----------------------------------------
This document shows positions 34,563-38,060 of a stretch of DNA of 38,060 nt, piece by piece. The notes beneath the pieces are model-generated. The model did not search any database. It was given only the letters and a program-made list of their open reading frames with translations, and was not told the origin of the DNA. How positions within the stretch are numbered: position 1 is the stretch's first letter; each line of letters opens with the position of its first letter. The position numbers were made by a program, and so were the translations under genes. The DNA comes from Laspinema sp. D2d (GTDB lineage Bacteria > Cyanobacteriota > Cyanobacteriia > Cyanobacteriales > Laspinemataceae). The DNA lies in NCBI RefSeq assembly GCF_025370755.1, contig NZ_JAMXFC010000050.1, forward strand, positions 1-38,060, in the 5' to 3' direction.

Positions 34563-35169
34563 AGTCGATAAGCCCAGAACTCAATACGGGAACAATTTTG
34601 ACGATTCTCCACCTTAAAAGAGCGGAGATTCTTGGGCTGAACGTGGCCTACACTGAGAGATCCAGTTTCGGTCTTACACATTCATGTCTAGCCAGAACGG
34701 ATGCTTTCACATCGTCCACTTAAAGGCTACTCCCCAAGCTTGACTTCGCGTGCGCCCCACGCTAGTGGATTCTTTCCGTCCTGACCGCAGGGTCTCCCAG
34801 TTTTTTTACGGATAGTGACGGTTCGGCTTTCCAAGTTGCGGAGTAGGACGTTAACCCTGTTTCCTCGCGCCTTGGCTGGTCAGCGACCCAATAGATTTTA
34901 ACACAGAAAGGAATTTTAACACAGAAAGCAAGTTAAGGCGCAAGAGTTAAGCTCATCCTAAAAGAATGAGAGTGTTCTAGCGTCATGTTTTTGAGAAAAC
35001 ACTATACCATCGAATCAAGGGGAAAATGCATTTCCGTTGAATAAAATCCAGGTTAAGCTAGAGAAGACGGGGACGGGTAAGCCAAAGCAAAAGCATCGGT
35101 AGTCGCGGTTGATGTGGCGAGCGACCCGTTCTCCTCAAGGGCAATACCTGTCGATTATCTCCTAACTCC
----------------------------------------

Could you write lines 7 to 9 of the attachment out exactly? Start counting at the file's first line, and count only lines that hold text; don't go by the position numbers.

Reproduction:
34901 ACACAGAAAGGAATTTTAACACAGAAAGCAAGTTAAGGCGCAAGAGTTAAGCTCATCCTAAAAGAATGAGAGTGTTCTAGCGTCATGTTTTTGAGAAAAC
35001 ACTATACCATCGAATCAAGGGGAAAATGCATTTCCGTTGAATAAAATCCAGGTTAAGCTAGAGAAGACGGGGACGGGTAAGCCAAAGCAAAAGCATCGGT
35101 AGTCGCGGTTGATGTGGCGAGCGACCCGTTCTCCTCAAGGGCAATACCTGTCGATTATCTCCTAACTCC